Partner / Ph.D. / Avocat à la Cour



    AN INTRODUCTION TO
    CARBON FUNDS
    April 2010



























    Climate change has become one of the highest preoccupations of the post-industrial period. Mitigation of climate change, by reduction of greenhouse gases ('GHG') emissions and stabilisation of the carbon dioxide concentrations in the atmosphere has entered the agenda of most government policies. The Kyoto protocol aims to encourage this trend through allocation of a credit system. Carbon investments funds are a key player when implementing such system in green developments.




    CARBON INVESTMENTS

    1. THE KYOTO PROTOCOL
    The Kyoto protocol (the 'Kyoto Protocol') is a protocol to the United Nations Framework Convention on Climate Change ('UNFCCC' or 'FCCC'), an international environmental treaty aiming to stabilize greenhouse gas concentrations in the atmosphere at a level that would prevent dangerous interference with the climate system.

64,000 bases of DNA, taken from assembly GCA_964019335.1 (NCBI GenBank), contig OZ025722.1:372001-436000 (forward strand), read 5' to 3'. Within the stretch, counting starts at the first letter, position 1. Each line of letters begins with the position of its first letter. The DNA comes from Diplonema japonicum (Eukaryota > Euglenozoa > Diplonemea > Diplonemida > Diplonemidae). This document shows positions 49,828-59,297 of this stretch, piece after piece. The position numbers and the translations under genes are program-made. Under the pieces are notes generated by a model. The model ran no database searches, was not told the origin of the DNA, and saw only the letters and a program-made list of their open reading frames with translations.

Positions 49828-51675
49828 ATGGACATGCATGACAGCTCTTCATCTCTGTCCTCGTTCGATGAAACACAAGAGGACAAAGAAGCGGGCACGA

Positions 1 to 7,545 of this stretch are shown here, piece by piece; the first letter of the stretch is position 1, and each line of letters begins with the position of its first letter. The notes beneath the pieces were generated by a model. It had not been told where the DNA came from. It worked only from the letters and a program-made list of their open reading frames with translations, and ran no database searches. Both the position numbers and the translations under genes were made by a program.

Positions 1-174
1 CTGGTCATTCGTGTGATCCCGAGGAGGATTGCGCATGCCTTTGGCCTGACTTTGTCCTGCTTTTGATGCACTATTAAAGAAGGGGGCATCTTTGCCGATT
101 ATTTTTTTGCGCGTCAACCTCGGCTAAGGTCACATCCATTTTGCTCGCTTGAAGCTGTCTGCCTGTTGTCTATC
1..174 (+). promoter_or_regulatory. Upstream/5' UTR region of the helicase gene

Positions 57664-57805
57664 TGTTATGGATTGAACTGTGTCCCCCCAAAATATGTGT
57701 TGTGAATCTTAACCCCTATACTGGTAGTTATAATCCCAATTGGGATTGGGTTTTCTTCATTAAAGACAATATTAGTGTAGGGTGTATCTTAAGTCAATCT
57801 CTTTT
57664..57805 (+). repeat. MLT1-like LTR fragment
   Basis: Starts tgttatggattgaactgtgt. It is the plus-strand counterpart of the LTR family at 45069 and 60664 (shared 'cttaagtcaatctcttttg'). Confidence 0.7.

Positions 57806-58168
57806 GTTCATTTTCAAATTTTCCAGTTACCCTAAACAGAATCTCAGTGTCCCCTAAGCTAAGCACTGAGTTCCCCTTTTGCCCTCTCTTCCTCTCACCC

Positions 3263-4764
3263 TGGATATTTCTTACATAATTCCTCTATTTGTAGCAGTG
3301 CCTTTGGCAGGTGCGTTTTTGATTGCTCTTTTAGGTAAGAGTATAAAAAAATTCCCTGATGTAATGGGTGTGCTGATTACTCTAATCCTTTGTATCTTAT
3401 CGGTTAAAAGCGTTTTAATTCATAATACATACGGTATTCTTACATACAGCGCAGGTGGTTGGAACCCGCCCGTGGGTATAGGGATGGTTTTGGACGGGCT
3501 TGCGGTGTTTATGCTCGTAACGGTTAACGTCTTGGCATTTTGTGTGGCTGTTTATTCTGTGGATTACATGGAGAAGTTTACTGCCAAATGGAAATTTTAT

The Kyoto Protocol was negotiated in December 1997 at the city of Kyoto, Japan and came into force on 16th February 2005. 184 (hundred eighty four) parties of the UNFCCC have ratified its protocol to date. The detailed rules for the implementation of the Kyoto Protocol were adopted at the 7th conference of the parties to the UNFCCC in Marrakesh in 2001 ('COP7'), and are called the 'Marrakesh Accords.'
    1.1 Reducing GHG emissions
    The Kyoto Protocol is a legally binding agreement under which industrialized countries will reduce their collective emissions of GHG by 5.2% compared to the year 1990 (compared to the emissions levels that would be expected by 2010 without the Protocol, this target represents a 29% cut). The goal is to lower overall emissions from six GHGs: